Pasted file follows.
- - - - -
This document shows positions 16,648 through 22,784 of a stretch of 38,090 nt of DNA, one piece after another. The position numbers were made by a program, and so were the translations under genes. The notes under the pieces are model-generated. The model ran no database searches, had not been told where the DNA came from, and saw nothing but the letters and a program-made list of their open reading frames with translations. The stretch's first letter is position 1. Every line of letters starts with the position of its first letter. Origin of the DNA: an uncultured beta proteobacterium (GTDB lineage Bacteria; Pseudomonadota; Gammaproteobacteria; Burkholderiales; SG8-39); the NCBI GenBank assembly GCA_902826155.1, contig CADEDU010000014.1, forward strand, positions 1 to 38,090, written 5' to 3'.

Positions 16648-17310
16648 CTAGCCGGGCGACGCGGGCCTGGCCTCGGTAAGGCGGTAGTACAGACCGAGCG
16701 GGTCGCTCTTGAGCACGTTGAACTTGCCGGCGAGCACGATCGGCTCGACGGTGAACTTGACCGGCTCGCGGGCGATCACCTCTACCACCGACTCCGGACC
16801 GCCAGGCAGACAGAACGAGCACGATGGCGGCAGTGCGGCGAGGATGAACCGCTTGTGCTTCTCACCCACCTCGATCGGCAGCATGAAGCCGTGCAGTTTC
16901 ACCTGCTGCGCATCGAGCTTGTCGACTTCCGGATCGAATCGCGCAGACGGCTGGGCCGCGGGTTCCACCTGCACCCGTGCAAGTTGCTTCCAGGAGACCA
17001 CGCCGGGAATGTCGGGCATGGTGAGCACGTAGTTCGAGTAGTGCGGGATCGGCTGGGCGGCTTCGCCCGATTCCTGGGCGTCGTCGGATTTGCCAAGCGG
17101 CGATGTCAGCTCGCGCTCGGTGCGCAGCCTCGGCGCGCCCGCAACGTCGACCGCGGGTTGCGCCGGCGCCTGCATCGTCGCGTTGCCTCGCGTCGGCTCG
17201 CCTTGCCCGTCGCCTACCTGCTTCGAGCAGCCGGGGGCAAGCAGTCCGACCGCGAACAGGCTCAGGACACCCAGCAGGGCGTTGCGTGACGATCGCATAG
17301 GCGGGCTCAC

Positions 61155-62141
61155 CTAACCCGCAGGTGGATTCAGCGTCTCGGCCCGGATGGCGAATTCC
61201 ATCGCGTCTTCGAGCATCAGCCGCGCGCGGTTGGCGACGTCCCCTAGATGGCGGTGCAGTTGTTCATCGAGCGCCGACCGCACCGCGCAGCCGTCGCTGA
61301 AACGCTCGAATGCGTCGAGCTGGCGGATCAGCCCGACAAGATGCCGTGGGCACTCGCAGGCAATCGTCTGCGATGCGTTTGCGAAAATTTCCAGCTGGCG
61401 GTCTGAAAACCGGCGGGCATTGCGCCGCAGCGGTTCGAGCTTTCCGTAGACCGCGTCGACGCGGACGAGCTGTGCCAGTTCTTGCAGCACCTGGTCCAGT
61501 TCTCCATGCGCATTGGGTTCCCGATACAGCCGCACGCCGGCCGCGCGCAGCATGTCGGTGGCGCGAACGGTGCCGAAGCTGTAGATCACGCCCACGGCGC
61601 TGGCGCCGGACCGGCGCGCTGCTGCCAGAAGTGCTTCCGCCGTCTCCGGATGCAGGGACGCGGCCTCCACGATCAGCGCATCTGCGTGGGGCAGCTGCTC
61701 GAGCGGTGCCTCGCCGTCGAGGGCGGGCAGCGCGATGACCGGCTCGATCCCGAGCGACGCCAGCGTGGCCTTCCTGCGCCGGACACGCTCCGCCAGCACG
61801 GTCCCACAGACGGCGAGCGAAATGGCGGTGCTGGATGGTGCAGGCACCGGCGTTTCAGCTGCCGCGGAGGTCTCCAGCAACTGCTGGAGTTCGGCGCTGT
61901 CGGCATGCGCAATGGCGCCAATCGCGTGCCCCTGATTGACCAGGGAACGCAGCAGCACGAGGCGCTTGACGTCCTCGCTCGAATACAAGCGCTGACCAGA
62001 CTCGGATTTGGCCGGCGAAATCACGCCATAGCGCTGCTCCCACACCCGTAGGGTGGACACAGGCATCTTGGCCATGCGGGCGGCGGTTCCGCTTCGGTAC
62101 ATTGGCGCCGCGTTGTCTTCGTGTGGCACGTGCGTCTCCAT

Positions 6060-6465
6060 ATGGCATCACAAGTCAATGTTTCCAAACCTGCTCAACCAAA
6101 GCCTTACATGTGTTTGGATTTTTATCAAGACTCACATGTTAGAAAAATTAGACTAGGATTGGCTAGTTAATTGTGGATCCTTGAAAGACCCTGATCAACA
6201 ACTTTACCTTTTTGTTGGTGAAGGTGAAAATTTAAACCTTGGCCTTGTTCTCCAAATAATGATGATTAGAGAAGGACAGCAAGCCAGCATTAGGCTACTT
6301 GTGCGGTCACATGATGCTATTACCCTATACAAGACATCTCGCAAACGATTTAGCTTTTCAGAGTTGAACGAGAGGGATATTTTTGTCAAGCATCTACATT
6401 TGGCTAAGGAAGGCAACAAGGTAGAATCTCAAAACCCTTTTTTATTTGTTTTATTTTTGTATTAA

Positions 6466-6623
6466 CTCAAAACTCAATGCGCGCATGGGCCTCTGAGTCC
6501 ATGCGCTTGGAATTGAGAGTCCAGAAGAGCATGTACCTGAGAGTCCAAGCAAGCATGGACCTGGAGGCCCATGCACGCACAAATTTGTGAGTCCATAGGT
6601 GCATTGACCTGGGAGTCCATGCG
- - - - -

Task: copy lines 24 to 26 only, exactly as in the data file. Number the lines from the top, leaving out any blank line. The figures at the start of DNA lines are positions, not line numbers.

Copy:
6060 ATGGCATCACAAGTCAATGTTTCCAAACCTGCTCAACCAAA
6101 GCCTTACATGTGTTTGGATTTTTATCAAGACTCACATGTTAGAAAAATTAGACTAGGATTGGCTAGTTAATTGTGGATCCTTGAAAGACCCTGATCAACA
6201 ACTTTACCTTTTTGTTGGTGAAGGTGAAAATTTAAACCTTGGCCTTGTTCTCCAAATAATGATGATTAGAGAAGGACAGCAAGCCAGCATTAGGCTACTT